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I have many T arrays to read. Each T array can represent data of type A, B or C. A: A list of T B: A single T C: Exactly three T

When I read a T array, I will be able to get a list of T, and determine by reading the first T in the list whether it's of type A, B or C. I thought of two possible approaches and would like to know their merits and cons.

1)

enum {A, B, C};

class X {
    enum dataType;//A, B or C
    List<T> data;//just store all as list of T
    //other essential methods/properties
    //throws exception if an instance cannot fit into either A, B or C.
    X(T[] input)
    {
        //read input
    }
}

2)

abstract class X
{
    abstract int length{get;}
    //and other common essential methods/properties
}
class A : X
{
    List<T> data;
}
class B : X
{
    T data;
}
class C : X
{
    T data1, data2, data3;
}
class ConcreteX: X
{
    List<T> data;
    ConcreteX(T[] input)
    {
        //reads input and stores T(s) into data
    }
}
class XFactory
{
    getX(T[] input)
    {
        ConcreteX conX = new ConcreteX(input);
        //depending on whether it's A, B or C, create an instance of A, B, 
        //or C and map the corresponding fields from conX to the instance.
        //return that instance
    }
}
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It's preferable, if at all possible, to make the code not care about the types. That is, make every type respond to some abstract operation(s),a nd then operate upon them identically. –  Wayne Conrad Sep 4 '10 at 6:56

2 Answers 2

In OOP the second way is more acceptable. The reason is, that if you would add behaviour depending on the type (A, B or C), in first case you would have to check for the enum value. In the second case, you add the specific behaviour to concrete types A, B and C. If you decided to add another type or remove one of them, in first case you would have to change all occourances of the type check, in the second case, change happens only in one place.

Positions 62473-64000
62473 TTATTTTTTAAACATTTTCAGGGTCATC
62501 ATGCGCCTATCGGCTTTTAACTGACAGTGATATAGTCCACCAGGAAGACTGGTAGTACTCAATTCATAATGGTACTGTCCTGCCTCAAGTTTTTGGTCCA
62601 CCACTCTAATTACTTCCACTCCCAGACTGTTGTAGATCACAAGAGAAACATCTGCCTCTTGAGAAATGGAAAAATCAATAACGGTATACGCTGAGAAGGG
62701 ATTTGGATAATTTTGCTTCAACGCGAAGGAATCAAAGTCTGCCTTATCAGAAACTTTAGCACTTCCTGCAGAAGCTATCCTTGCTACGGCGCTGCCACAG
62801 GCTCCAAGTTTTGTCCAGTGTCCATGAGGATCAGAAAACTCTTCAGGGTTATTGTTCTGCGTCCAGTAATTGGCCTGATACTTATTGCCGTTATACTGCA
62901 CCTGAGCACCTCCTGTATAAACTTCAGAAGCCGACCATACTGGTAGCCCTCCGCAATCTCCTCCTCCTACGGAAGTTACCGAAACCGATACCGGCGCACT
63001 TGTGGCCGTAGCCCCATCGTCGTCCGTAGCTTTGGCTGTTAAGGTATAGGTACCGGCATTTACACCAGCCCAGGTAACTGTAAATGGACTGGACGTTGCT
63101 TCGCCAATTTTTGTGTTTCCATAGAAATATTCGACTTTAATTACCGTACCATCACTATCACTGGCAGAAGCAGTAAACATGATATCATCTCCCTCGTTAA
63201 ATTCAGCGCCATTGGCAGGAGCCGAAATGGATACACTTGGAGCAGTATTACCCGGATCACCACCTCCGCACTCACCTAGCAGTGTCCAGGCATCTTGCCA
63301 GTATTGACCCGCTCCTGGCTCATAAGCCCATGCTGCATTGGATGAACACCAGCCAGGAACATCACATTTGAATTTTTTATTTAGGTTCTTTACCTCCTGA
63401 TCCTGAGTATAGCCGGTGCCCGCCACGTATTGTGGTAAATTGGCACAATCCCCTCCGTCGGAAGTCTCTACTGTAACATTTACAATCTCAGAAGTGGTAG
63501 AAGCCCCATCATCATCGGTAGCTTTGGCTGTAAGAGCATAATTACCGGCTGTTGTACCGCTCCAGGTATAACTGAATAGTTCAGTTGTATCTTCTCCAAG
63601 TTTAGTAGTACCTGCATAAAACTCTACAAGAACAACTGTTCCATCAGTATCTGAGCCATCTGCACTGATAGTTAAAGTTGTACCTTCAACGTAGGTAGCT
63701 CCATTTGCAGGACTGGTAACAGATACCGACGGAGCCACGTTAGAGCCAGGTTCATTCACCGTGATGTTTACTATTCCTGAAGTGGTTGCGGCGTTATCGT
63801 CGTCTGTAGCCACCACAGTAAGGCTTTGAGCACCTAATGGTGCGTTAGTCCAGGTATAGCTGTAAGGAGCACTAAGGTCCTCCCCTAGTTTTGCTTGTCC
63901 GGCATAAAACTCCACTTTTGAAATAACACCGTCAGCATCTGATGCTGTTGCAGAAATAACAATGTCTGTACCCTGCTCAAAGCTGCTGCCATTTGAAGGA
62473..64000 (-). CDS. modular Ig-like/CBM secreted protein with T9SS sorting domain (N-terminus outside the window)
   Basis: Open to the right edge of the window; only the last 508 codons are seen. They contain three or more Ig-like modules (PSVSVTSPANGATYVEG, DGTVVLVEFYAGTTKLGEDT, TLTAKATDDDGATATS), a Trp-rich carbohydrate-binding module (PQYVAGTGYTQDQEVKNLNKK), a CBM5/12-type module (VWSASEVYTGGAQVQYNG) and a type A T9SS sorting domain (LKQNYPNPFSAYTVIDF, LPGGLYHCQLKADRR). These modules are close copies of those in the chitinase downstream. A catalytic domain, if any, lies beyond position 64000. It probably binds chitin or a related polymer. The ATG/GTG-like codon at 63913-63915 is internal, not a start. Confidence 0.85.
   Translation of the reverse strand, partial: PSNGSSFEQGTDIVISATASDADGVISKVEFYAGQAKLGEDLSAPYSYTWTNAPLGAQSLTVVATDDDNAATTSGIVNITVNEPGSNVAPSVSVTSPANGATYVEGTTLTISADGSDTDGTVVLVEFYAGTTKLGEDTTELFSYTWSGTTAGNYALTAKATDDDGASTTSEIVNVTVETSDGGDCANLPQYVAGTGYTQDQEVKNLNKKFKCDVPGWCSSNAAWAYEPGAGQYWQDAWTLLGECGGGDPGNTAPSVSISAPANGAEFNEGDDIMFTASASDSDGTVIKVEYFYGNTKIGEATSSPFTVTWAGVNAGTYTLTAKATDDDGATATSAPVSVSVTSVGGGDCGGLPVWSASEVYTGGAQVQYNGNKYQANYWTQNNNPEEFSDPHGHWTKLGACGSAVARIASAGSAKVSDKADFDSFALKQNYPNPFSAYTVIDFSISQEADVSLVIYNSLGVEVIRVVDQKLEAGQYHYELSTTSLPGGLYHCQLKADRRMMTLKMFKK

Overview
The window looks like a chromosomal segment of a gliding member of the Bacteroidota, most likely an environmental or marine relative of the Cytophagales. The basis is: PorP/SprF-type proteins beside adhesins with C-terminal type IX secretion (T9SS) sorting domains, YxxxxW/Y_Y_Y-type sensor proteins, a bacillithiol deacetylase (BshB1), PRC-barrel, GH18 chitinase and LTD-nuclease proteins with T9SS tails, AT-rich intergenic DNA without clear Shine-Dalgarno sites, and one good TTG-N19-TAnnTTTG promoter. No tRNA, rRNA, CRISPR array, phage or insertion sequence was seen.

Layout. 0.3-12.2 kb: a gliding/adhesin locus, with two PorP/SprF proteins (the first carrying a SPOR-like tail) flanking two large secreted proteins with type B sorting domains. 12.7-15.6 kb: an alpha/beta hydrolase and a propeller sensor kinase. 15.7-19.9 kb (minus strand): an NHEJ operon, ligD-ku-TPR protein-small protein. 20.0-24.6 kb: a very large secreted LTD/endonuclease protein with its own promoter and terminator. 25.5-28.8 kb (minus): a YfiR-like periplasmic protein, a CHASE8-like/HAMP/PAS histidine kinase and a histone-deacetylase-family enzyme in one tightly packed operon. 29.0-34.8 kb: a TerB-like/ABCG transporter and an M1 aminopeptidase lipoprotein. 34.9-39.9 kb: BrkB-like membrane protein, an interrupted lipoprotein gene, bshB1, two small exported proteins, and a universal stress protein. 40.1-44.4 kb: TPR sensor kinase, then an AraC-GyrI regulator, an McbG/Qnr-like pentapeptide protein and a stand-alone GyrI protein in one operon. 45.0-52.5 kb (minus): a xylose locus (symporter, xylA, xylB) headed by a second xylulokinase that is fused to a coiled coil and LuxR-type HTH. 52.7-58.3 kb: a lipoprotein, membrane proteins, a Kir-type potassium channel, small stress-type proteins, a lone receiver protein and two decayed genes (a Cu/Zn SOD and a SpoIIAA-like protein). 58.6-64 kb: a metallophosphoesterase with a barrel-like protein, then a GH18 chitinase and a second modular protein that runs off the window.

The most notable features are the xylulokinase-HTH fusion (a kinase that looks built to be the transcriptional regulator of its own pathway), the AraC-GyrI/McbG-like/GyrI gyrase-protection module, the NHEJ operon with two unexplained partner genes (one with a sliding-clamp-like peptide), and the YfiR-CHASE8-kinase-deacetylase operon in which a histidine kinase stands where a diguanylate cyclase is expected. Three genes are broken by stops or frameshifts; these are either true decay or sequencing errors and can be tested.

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+1 for the clear idea. I have been thru it so many times and realised that enums and conditional check everywhere becomes painful when we have to make changes everywhere. What I wanted to know now is something like: IF I am making a GUI based app, and say my color theme and font changes everywhere based on type of the screen. I should ideally subclass the screen object and set different theme related fonts and colours accordingly in different subclasses ? Or should I keep a Theme Object in all the screens and pass the correct Theme subclass ? –  Amogh Talpallikar May 7 '13 at 7:08

Well, if you need to have the generic class accept only a range of specific types then it might be easier to record the accepted types within an array. As you have not specified a specific language I will use c#, although I cannot guarantee it can be done with other lanaguages. I suppose if the language has the ability to at runtime create instances of the type they also should have the abilty to check against the type

private static List<Type> _acceptedTypes = { typeof(Type1), typeof(Type2) ... }

X(T[] input)
{
   if(!_acceptedTypes.Contains(typeof(T)))
   {
        throw new SomeException();
   }
   ...
}

Although personally this is not truely ideal as it is a runtime check (i.e. you only know about it when you try to use the class). It would be better to be able to apply constraints in a generic way which .net has but only against one type (which isn't helpful in your case).

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